MPTV Friends as an exclusive           ans, the city’s bumper crop of singing may- instinct of sympathy among the oppressed”
                                                           membership benefit.                    ors and the post-industrial reinvention still and cited the late Marty Stein and Ben
                                                                    “During the first broad-      underway all receive their fair share of Marcus as two such examples.
                                                           cast in October, it was the high-      attention.                                            Asked who some of his favorite
                                                           est rated television show in the            Gurda produced, wrote and hosted the Milwaukee figures are, Gurda responds
                                                           nation’s family of public televi-      series which is narrated by Milwaukee without a moment’s hesitation, “Frank
                                                           sion stations – all three nights! It   stage veteran James Pickering.                   Zeidler (the late mayor) is a hero of mine.
                                                           felt good! It felt great!” Gurda            Milwaukee Public Television’s web He was a model of good government, a
                 Milwaukee City Hall                       said.                                  site link for “The Making of Milwaukee” paragon of civic virtue. He didn’t collect a
                                                          Also just out this year is “Cream       contains a special “In the Classroom” sec- pension. He supported himself as a labor
casually joke that he hasn’t had a “real job”   City Chronicles: Stories of Milwaukee’s           tion that will serve students of Milwaukee arbitrator and occasional teacher. Frank
since then. But he’ll also tell you that        Past,” which actually has a 2007 publica-         in perpetuity in tandem with the documen- Zeidler lived and breathed a life of princi-
combing through “miles of microfilm” and        tion date through the Wisconsin Historical        tary series and the book. Downloadable ple. He really was a model citizen. He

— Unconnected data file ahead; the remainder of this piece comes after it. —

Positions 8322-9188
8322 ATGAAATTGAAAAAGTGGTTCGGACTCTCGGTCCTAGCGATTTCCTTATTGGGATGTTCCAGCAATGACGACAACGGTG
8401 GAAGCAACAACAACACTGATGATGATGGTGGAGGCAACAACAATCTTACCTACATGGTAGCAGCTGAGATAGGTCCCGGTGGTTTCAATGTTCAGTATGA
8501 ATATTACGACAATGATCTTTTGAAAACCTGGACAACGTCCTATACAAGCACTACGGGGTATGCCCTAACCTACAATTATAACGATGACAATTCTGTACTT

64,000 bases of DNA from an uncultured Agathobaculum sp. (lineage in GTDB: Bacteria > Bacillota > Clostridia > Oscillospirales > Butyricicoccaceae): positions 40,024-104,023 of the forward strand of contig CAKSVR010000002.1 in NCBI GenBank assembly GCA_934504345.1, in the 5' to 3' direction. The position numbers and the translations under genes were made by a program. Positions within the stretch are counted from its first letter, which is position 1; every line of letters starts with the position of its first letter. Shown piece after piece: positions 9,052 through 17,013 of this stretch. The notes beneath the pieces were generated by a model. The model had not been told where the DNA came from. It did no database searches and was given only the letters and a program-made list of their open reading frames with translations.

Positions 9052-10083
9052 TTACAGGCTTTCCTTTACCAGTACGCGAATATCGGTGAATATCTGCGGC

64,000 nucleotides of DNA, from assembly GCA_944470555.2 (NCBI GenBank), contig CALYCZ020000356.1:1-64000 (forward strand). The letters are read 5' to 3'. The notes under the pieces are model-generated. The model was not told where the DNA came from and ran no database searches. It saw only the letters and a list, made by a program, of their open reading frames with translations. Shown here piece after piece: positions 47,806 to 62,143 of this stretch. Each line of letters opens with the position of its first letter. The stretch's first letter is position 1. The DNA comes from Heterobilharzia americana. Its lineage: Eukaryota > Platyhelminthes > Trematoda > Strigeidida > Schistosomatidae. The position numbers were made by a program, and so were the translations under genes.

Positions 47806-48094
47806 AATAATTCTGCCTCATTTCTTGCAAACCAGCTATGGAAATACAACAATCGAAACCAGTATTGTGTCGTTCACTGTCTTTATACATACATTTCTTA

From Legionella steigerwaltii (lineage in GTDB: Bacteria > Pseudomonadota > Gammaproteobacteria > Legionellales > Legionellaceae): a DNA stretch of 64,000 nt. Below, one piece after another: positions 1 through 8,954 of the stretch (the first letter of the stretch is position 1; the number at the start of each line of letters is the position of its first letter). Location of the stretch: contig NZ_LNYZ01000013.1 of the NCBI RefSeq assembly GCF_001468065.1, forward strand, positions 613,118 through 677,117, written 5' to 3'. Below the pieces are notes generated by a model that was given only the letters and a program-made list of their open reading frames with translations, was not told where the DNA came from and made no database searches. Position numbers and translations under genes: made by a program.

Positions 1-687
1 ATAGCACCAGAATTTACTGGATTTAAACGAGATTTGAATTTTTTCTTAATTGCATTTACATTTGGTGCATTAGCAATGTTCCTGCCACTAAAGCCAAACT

news clippings housed at the Milwaukee          Society Press. It is a collection of Gurda’s      classroom curriculum materials will be knew this city’s history better than anyone.
County Historical Society can be “ardu-         Journal Sentinel columns which have               available within six historical themes. We team-taught a course at UW-M and
ous.”                                           appeared Sundays since 1994, somewhat             Interactive lessons and an image library between 80 and 100 people enrolled.”
     His books run the gamut from this          updated and rewritten.                            also will be available.                               Gurda dedicated “Cream City
expansive one which fueled an equally                The dust jacket’s advanced praise in              “‘The Making of Milwaukee’ is a Chronicles” to Zeidler, memorializing him
comprehensive five-part television project      the form of capsule reviews for “Cream            broad treatment that gives the full sweep of as “mayor, mentor, and model
to more esoteric, niche subject matter          City Chronicles” are laudatory, to say the        Milwaukee’s evolution,” Gurda said. “It Milwaukeean.” I
including historic cemeteries, heavy indus-     least:                                            was a project of about five years from
try, Frank Lloyd Wright and life insurance.          – “No living person knows more about         fundraising to finish. We raised more than


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                                                                                         |   page 10   |
Holiday Magic Touches
St. Catherine Commons Yet Again
By Mary A. Kane                                                      “We’re back in the office and everything is back to           Catherine Commons bus, monthly lunch and breakfast
                                                                normal,” said Jen Kessel, community manager. “All the              trips, holiday shopping, movie matinees, card clubs and
     It was a holiday season kick-off with a special home-      North Wing residents are in and some South Wing resi-              the popular resident-managed café and store.
coming feel Nov. 30 as St. Catherine Commons residents          dents are living temporarily in the North Wing and in                   Another Commons favorite, meals catered in by the